I’d say the two people who have impacted my work the most are my parents. My mom is a quilter and my dad is an adobe builder. I named my company after tools that are essential to their crafts, a needle and a nail. (Aguja y Clavo is needle and nail in Spanish.) They don’t really consider themselves to be artists or artisans but everything they taught me and how they chose to run their lives and the way they focus on details applies directly to how I do my work. I execute my pieces with the same type of methods that they would in their areas of interests and it’s no wonder. I’ve worked with both of them closely throughout my life and even if we’re each talking about our own interests, somehow everything relates and we understand one another.
As an artist, are there doubts and struggles you face? Give me an example of courage in facing them.
I don’t really struggle with what I want to create. Even with my more ‘provocative’ pieces, I never question whether I should make something although I’m more likely to keep the message to myself and turn to observing how other people interact with my work.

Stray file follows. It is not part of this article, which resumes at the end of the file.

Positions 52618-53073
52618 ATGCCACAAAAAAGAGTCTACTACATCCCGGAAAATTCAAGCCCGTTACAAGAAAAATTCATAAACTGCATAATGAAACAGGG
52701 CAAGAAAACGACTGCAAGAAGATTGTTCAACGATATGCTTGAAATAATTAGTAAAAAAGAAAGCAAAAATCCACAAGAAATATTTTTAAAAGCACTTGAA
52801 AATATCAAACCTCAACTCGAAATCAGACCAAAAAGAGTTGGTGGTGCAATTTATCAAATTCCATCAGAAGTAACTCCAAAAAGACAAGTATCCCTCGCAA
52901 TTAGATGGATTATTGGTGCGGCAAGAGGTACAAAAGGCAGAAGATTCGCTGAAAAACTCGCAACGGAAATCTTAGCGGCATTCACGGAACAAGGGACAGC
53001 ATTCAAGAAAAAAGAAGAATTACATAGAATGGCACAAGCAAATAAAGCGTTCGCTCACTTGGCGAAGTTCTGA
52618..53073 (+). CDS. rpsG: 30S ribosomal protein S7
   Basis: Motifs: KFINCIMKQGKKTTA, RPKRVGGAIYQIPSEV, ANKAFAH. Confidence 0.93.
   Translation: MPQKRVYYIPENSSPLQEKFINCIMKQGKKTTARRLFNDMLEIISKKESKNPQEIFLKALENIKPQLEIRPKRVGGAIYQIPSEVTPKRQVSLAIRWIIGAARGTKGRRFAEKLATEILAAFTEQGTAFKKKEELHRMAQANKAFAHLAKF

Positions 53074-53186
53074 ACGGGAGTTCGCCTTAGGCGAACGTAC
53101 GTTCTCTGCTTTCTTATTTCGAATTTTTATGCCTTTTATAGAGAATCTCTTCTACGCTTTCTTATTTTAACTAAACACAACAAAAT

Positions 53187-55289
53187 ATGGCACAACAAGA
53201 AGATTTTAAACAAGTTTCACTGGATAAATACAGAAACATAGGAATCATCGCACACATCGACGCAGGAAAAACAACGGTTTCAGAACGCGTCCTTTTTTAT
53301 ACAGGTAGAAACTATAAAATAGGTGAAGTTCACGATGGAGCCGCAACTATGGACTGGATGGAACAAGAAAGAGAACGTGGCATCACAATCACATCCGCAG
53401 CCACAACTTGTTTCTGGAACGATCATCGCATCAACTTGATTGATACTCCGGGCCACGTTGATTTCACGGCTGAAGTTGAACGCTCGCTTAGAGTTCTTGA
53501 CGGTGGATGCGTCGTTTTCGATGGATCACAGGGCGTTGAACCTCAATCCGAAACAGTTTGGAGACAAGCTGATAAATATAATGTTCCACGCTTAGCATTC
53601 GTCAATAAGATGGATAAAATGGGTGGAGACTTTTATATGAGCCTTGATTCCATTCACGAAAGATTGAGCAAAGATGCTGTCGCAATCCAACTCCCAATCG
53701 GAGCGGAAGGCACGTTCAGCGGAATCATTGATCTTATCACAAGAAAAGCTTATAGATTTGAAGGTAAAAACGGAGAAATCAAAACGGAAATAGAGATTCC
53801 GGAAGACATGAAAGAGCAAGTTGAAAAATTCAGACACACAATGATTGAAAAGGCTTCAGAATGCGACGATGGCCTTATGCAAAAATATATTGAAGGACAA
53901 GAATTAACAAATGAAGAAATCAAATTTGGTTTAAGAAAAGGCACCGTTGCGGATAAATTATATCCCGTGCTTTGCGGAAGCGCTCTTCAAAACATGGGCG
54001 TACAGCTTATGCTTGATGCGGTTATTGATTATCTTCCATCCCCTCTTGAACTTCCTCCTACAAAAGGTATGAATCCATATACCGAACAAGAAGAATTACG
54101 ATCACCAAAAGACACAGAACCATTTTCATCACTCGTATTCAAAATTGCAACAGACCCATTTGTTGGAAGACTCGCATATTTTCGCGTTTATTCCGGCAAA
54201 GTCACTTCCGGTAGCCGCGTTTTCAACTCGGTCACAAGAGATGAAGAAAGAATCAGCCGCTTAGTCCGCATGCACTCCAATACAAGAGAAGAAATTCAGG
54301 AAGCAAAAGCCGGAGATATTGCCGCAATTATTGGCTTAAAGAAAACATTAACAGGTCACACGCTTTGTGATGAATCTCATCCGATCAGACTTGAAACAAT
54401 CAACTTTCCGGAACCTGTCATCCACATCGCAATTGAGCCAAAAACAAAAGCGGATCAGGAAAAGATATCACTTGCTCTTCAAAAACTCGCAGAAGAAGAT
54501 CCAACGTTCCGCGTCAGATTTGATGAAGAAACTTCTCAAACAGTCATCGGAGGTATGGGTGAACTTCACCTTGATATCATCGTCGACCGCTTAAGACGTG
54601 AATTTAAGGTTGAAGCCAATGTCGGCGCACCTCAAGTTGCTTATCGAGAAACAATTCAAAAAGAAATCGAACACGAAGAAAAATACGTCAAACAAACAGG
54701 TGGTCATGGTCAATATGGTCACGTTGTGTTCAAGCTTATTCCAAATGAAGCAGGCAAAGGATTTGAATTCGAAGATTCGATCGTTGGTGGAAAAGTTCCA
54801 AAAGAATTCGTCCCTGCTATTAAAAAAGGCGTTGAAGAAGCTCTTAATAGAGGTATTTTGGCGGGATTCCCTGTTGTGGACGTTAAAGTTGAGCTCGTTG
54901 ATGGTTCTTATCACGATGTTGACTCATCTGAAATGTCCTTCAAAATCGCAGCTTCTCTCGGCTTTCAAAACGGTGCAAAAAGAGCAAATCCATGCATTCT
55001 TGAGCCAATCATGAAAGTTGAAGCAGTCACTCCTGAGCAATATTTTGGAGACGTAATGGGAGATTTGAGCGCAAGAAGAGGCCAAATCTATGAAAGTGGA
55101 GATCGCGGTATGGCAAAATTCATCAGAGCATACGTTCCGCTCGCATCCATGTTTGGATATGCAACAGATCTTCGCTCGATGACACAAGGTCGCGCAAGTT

I do recall one year I purchased this massive canvas, it was 12’ x 6’. I had drawn out an entire mural and it was a bit Frida Kahlo-esque. It was very symbolic, extremely personal, dealt with themes that had been in my life for a while (loneliness, homesickness, the usual early 20s feelings) and I had it hanging in my room for nearly 5 months. I worked on one corner and I just could not connect with the themes anymore. I was too happy, I was enjoying my life too much, and the themes were too dark for what I was feeling. I threw the entire canvas away, I didn’t want any of those vibes in my life anymore. I took my artistic side elsewhere and started experimenting with cooking. At the time, I lived on a street that had all of these mom-and-pop specialty food shops and I would chat with the owners. They would always convince me to try a new ingredient that had come into their shop and advise me on how to use it and I’d go home and spend my entire weekend cooking meals for myself. After work, I’d come home from teaching and just indulge in these delicious meals, read, and go to sleep.